5 tips to help you enjoy a dementia friendly Christmas

Christmas is a great time to catch up with family and friends and is an occasion everyone wants to enjoy.

But for people living with Alzheimer’s or dementia, the break in routine and unfamiliar faces and surroundings that festive celebrations often bring may prove stressful.

Noisy, large gatherings that are too bright, too crowded and over-long may leave someone with dementia agitated and unsettled, and other family members distressed as a result.

To help everyone enjoy the festive season we’ve come up with some si​mple suggestions to help  your Christmas celebrations run smoothly.

       1. Be realistic in your expectations

If you’re trying to juggle the needs of a loved one with dementia with the hopes and expectations of other family members, it can be tricky. You will probably need to make some adjustments to the way you normally do things at Christmas.

This doesn’t mean locking yourselves away, but if you have a large family you may need to scale things down to prevent the person with dementia becoming overwhelmed. Having several small scale visits from family and friends spread over an extended period may prove more enjoyable for instance than getting together with everyone in one go.

And before you agree to visit other people for extended periods, it’s important to consider how well the person will cope being away from their own home and regular routine.

      2. Have a plan

Playing it by ear is unlikely to work well when you’re caring for someone with dementia. Spontaneous visits could well prove stressful so it’s a good idea to speak to relatives beforehand.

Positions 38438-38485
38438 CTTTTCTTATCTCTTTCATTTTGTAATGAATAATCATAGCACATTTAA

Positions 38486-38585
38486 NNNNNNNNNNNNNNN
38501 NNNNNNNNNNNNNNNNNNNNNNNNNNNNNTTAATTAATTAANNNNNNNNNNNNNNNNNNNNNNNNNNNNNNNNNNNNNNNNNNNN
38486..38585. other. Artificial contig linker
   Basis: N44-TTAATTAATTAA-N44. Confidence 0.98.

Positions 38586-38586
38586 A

If you haven’t seen them for a while talk to them openly about how the dementia has progressed. If you’re upfront about the problems you’re facing, friends and relatives will be much more ready and prepared to make allowances.

      3. Find ways to include the person with dementia

It’s easy in the Christmas rush just to get on with the preparations yourself, but try to include the person with dementia as much as you can.

Focusing on what they can still do, rather than worrying about what they can’t will help, and even little things like signing their own name in Christmas cards, talking about what presents to buy, or deciding where to put Christmas decorations will help maintain their sense of involvement and purpose.

        4. Take time to relax

It’s important to build in some time to relax - both for you and your loved one.

The biggest mistake carers make is trying to do too much. Don’t be afraid to share the care. Friends and relatives may well be prepared to visit and sit with your loved one to give you a break, or if you’re worried they won’t cope with their condition, ask instead for a little practical help, such as wrapping presents or tidying the house, to free up some time for yourself.

Stress can often be a trigger for challenging behaviour in someone with dementia so it’s important to build in some relaxing time away from all the hustle and bustle. Going for a walk could help, as could putting on headphones and listening to some music, or even giving them the opportunity for a nap.

         5. Enjoy the moment

Concentrate on making sure your loved one feels safe, secure and good in the here and now. Even if they don’t remember people  and events the following day, they will probably remember they felt good, and this sense of well-being can be long lasting. So instead of stressing about what might happen, try to appreciate the present and treasure every moment.